Objective: Telemental health (TMH), the use of videoteleconferencing to provide care that is usually delivered in person, is increasingly used to rectify disparities in access to care. Few studies, however, have been conducted to demonstrate the effectiveness of TMH as a service delivery model. The Children's Attention-Deficit/Hyperactivity Disorder (ADHD) Telemental Health Treatment Study (CATTS) is a randomized clinical trial (RCT) of TMH conducted in multiple underserved communities. This article reports on the feasibility of conducting an effectiveness trial of TMH with children.
Methods: The CATTS trial used videoteleconferencing to provide guideline-based care and secure web sites to coordinate key aspects of trial implementation, such as participant recruitment and retention, intervention fidelity, and completion of assessments.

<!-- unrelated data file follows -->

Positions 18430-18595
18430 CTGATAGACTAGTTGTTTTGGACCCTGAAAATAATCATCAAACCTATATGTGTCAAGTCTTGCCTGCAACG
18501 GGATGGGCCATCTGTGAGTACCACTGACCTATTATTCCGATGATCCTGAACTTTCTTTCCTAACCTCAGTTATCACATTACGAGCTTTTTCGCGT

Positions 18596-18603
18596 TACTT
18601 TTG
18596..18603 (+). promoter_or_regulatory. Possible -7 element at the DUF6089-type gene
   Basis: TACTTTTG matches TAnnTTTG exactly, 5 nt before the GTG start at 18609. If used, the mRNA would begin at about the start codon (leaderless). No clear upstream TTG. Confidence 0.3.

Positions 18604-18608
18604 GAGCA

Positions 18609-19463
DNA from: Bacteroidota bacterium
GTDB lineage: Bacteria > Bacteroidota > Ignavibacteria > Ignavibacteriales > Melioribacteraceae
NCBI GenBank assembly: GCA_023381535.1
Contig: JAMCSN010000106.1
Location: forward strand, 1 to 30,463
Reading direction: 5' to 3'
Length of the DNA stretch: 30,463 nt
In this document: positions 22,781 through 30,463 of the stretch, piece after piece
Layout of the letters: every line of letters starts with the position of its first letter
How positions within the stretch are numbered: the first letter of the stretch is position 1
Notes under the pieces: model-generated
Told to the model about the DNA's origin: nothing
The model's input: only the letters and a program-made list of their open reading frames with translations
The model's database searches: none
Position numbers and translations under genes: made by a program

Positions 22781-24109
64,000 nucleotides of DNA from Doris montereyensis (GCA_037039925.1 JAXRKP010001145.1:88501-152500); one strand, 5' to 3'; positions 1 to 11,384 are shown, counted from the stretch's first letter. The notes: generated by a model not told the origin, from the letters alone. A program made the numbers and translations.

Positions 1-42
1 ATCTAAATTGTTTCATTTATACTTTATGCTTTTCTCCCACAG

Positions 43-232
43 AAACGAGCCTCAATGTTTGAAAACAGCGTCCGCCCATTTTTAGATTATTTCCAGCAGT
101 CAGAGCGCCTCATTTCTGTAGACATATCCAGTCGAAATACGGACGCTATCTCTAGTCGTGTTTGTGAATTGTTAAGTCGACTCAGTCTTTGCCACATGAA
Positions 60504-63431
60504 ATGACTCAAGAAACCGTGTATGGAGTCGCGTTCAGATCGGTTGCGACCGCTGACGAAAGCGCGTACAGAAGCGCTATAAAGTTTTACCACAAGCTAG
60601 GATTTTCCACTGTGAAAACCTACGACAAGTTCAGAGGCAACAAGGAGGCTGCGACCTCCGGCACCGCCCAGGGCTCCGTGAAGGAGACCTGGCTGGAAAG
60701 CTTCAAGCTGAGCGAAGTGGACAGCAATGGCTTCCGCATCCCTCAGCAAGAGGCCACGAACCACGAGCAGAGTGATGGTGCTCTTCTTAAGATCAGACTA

Results: The CATTS trial engaged seven communities and 150 primary care providers as partners in the study, and enrolled 223 children 5.5-12.9 years old. The intervention group completed an average of 5.3 of 6.0 planned sessions and 96% of controls completed a TMH consultation. Both groups completed an average of 4.8 of the 5.0 assessments. Clinicians demonstrated high fidelity to their treatment protocols. Minor technical difficulties did not interfere with providing care.
Conclusions: The CATTS trial demonstrated the feasibility of conducting an RCT of TMH with children living in multiple underserved communities. Telecommunications technologies can facilitate the coordination of research activities across sites and clinicians. Future trials should work closely with study partners to ensure referral of a representative study sample. Further trials are needed to help establish the effectiveness of TMH as a service delivery model.
Trial registration: http://clinicaltrials.gov/show/NCT00830700 .